Parallel to, and intertwined with Maggie's story, is that of families Tullivur and Wakem. After Tullivur loses his mill and social respectability through bankruptcy, (a loss precipitated by a rash lawsuit he undertook), Wakem purchases it all. Mr. Tullivur agrees to stay on as manager. At first he seems resigned to his misfortune. However, within the space of a few pages he is swearing vengeance on the new owner and cursing him. He actually summons Tom to inscribe his curse on Wakem in the family Bible, and makes his son swear to uphold it. The feud becomes violent when Wakem, in the role of proprietor, appropriately corrects Tullivur's management of the mill. Of course the criticism is taken as an insult, and shortly afterward, upon meeting his boss on the road, Tullivur horsewhips him in "a frenzy of triumphant vengeance." Tom sees this uncontrolled outbreak of madness as the result of long repressed hatred. Mr. Tullivur never repents his beating of Wakem. His injured pride and sense of righteous indignation, justify him in his own mind. This lack of forgiveness is also demonstrated by Tom for his sister. In direct contrast, Maggie couples love with forgiveness.

As she reaches adulthood, Maggie finds herself torn between her relationships with three extremely different men: her proud, stubborn brother, Tom; Philip Wakem, a beloved friend who is also the son of her family's worst enemy; and a charismatic but unacceptable suitor. When Tom is thrown suddenly into the role of adult, after his father's death, he becomes obsessed with acquiring social status and power. He attempts to arrange a socially advantageous marriage for Maggie, and when she refuses, he severs ties with her.

I won't spoil your read with any further discussion of the novel's details, especially the dramatic conclusion. George Eliot writes with a keen sense of humor, especially when addressing the grotesque in the human character. Her narrative has great depth, as insight to character and social observations are more important to Eliot than pace and action. "The Mill On The Floss" is deeply romantic - a work of great beauty and a literary classic. I cannot recommend it highly enough.

"The Mill On The Floss" is based partially on Eliot's, (born Mary Ann Evans), own experiences with her family and her brother Isaac, who was three years older than she. Eliot's father, like Mr. Tulliver, was a businessman who had married a woman from a higher social class. His wife's sisters were rich, ultra-respectable, and self-satisfied. These maternal aunts provided the character models for the aunts in the novel. Like Maggie, Eliot was extremely intelligent, energetic, imaginative and unconventional. She did not fit traditional models of feminine beauty or behavior, causing her family a great deal of consternation. Eliot lived with a man who she had not married - a daring enterprise in Victorian England. By the time this novel was published, she had gained considerable notoriety as an "immoral woman."

In this edition writer and critic A. S. Byatt provides full explanatory notes and an Introduction further relating "Mill On The Floss" to George Eliot's own life and times.
JANA
47 internautes sur 50 ont trouvé ce commentaire utile 
A Sophisticated and Engaging Victorian Love Story 28 mai 2004
Par Nicholas S. Ludlum - Publié sur Amazon.com
Format: Broché
The Mill on the Floss, by George Eliot, stands among the greatest nineteenth century British novels. As engaging and readable as anything by Austen or Dickens, this novel adds a degree of psychological and emotional complexity that few novels, of any period, can match.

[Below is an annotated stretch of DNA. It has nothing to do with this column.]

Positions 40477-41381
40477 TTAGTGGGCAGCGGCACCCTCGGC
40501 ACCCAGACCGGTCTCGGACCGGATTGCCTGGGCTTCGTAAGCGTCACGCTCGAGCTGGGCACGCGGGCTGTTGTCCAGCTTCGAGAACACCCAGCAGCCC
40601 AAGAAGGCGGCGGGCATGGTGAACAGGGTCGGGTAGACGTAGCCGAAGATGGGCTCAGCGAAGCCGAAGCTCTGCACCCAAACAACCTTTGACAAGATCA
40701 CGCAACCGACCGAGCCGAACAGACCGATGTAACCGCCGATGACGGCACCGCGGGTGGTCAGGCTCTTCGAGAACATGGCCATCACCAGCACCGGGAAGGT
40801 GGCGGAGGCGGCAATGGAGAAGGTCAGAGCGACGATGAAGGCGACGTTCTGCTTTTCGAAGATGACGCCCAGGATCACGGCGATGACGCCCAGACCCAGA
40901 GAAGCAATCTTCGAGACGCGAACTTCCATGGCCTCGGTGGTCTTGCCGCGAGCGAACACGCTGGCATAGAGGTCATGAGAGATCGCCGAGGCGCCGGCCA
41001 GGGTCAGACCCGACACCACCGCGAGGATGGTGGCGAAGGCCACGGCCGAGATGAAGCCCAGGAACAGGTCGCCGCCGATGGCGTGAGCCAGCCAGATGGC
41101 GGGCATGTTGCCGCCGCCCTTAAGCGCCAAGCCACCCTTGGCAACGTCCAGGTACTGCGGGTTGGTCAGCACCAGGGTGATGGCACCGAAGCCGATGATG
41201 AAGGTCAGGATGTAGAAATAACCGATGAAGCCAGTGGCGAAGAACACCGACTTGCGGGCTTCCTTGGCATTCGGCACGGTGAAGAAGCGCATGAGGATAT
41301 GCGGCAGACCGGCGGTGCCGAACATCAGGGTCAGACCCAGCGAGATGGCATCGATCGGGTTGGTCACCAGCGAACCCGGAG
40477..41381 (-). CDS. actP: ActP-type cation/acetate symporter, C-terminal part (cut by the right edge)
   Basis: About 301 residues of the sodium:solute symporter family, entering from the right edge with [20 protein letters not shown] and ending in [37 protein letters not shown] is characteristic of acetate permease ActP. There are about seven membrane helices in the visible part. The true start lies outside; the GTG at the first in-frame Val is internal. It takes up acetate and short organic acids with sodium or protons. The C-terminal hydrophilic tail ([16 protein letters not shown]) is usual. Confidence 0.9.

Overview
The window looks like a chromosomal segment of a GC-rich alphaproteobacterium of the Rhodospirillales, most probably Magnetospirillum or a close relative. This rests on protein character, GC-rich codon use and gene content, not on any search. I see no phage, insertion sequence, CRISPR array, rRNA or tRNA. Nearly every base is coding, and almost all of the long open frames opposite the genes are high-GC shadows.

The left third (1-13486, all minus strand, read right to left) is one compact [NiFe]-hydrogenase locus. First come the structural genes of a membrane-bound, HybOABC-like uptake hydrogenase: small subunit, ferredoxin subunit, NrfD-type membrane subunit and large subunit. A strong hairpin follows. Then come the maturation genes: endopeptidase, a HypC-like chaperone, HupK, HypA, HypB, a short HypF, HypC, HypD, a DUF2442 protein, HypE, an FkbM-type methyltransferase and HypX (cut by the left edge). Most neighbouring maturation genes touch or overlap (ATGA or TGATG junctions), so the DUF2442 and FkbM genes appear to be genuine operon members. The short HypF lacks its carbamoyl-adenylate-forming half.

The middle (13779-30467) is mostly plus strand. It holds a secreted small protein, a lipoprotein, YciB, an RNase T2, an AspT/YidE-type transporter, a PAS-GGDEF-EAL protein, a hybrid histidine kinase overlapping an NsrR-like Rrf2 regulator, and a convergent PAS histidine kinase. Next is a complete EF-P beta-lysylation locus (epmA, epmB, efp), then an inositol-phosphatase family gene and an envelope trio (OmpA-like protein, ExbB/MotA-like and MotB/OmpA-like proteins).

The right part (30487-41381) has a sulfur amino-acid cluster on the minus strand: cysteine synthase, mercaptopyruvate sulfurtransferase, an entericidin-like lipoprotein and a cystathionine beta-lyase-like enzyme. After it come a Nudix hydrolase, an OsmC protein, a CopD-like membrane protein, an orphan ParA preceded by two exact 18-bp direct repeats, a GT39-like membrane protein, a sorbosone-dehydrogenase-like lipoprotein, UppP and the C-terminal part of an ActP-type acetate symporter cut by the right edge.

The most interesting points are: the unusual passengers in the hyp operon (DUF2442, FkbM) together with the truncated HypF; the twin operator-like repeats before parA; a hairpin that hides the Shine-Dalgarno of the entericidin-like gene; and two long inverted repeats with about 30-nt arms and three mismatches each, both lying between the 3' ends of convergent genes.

The novel seems to have the breath of life in it, so that the characters and circumstances seem true and real, even to the modern reader so far removed from the pastoral life of two hundred years ago.
To those who may feel intimidated by the book, don't be. The writing is accessible to any 21st century literate and the controversies of Victorian-era farm life are far more compelling than they may appear at first blush. Give it a try; you won't be disappointed.
31 internautes sur 32 ont trouvé ce commentaire utile 
An autobiographical novel, that tells a good story. 12 janvier 2005
Par S. Schwartz - Publié sur Amazon.com
Format: Broché
George Eliot's works are varied and wonderful, and although this is not the book that she's most noted for, it is one that she held most dear. It is a "no-holds barred" autobiographical account of her own life. George Eliot's real name was Mary Anne Evans, but she used the pen name of George Eliot because society at that time thought it was not correct for women to be authors, and she wanted her books read on their own merits. In this book we read of Maggie Tulliver who was intelligent, imaginative, idealistic and ambitious like George (Mary Anne) herself. The book goes into the continuous conflict between Maggie and her environment, and the frustrations that she encounters in her search for fulfillment and love. George Eliot bared her soul in this novel, but it also contains her trademark wonderful dialogue and characterizations. I have read all George Eliot's works, and found them all richly and disturbingly illuminating. They certainly do make you think about her and the struggles that she encountered within the moral and religious strictures of her society.
15 internautes sur 15 ont trouvé ce commentaire utile 
Great book for some, including me, contrived for others.. 11 janvier 2000
Par lazza - Publié sur Amazon.com
Format: Poche
This was my first (of four, so far) George Eliot novel. It's also my favorite. Unlike Adam Bede or Silas Marner, I found the characters to be interesting and enjoyable. No, it's not a finely-crafted piece of literature like Middlemarch. And it might be a bit on the melodramatic side. But for some odd reason I found the story to be ultimately quite moving.